Arundel takes a balanced approach to its budget

Anne Arundel County has not been tax-friendly territory. It has the strictest property tax cap in the state, thanks to a voter revolt nearly 20 years ago, and council members have been known to come close to blows over budget measures. Yet this week, guess who came up with a balanced approach — cutting services and adding new taxes — to solve its budget woes? None other than Anne Arundel County.

Here we have a conservative county, led by a Republican executive and council, that — rather than clinging to the credo of never, ever raising taxes — took the common-sense step of upping the property tax 3 cents to 91 cents per $100 of assessed value. This is the maximum allowed under the county's tax cap, but the rate is still one of the lowest in the Baltimore metropolitan area.


Anne Arundel County Executive John Leopold correctly characterized Tuesday's vote by the County Council as the responsible thing to do. An independent auditor and the county's chief budget officer had spelled out the particulars of the county's serious structural deficit. Moreover, the way the county's property tax cap is structured, if the council had not approved the full 3-cent increase, the chance for getting that much-needed revenue would have been gone for good.

Here's why: Arundel's tax cap limits the amount of increased revenue the county can receive from property taxes in any given year to 4.5 percent. In years when assessed values are growing faster than that, the property tax must be lowered to keep the revenue increase within bounds. But in a year like this one, when assessed values are stagnant or falling, leaving the rate where it is would have led to tax revenue growth of less than 4.5 percent. But the cap doesn't allow for a make-up when property values go up again; rather, failing to raise the tax rate this year would have led to a permanent gap in revenues, which the county estimates at about $80 million over the next four years.


The increase Mr. Leopold proposed keeps the county's bargain with its taxpayers — their bills will continue to go up at a low, predictable rate. And he and the council did not enact the tax increase without also making significant spending cuts. Forced furloughs for county workers will result in their losing about 4.6 per cent of their pay. Mr. Leopold will be taking a $15,000 cut in his salary. Approximately 50 positions in county government will be eliminated, some by vacancies, some by layoffs. The council went further than Mr. Leopold wanted in its spending reductions, nixing the purchase of new police cars, slashing funding for the county's community college and diverting money the executive had allocated for the complete rebuilding of Severna Park High School.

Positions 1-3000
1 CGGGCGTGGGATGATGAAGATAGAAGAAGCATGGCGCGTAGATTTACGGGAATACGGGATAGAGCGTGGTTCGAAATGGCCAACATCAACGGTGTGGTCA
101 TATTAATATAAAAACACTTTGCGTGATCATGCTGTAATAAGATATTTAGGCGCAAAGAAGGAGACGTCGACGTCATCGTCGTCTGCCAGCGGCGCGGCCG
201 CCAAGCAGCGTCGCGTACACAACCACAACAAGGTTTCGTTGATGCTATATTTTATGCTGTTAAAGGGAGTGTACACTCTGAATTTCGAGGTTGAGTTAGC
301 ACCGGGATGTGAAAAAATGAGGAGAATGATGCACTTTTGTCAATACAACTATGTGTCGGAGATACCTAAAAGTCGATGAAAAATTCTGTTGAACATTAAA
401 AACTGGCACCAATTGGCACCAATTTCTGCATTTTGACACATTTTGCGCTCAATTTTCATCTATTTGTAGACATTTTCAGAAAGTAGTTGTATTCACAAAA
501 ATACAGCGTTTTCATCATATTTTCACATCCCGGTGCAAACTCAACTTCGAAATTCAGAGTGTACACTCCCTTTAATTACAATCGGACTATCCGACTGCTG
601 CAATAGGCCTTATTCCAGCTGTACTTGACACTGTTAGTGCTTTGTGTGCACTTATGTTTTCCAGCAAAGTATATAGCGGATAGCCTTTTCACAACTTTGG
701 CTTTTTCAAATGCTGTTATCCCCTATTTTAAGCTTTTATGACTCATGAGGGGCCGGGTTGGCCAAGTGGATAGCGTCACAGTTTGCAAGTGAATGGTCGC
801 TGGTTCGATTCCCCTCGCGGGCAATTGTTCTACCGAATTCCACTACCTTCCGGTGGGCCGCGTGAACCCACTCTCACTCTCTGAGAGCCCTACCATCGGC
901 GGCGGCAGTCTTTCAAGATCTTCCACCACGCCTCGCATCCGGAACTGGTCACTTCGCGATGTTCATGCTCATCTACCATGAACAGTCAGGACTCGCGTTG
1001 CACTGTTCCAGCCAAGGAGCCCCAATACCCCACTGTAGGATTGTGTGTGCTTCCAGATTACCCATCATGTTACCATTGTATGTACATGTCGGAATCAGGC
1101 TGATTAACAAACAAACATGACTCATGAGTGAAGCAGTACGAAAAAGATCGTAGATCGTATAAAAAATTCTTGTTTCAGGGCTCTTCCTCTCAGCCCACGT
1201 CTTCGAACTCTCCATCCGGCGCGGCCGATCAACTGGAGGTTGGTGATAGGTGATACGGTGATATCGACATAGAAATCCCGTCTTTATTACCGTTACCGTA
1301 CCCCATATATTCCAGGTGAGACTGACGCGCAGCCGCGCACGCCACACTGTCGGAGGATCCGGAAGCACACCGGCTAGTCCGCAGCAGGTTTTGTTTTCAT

Down the road, the economic picture might brighten for the county. Revenue from the much-delayed slots facility at Arundel Mills mall will start to come in, probably in 2013. Meanwhile, money from impact fees and the recordation fees — which dropped drastically in the recession — could pick up as the real estate market recovers. Despite the sour market of recent years, Anne Arundel County still has plenty of pricey homes that offer that much-cherished feature: a view of the water.

The debate over how to plug the holes in the Anne Arundel County budget has not always been high minded. Accusations by some council members that their colleagues were gouging the county by accepting medical coverage were a low point. And prohibiting the police from buying new cruisers may have had symbolic value but was more than likely a fiscal mistake in the long run.

But in the end, Mr. Leopold and the council stared down the no-new-taxes demon and produced a tough but balanced budget. For that, they deserve some credit.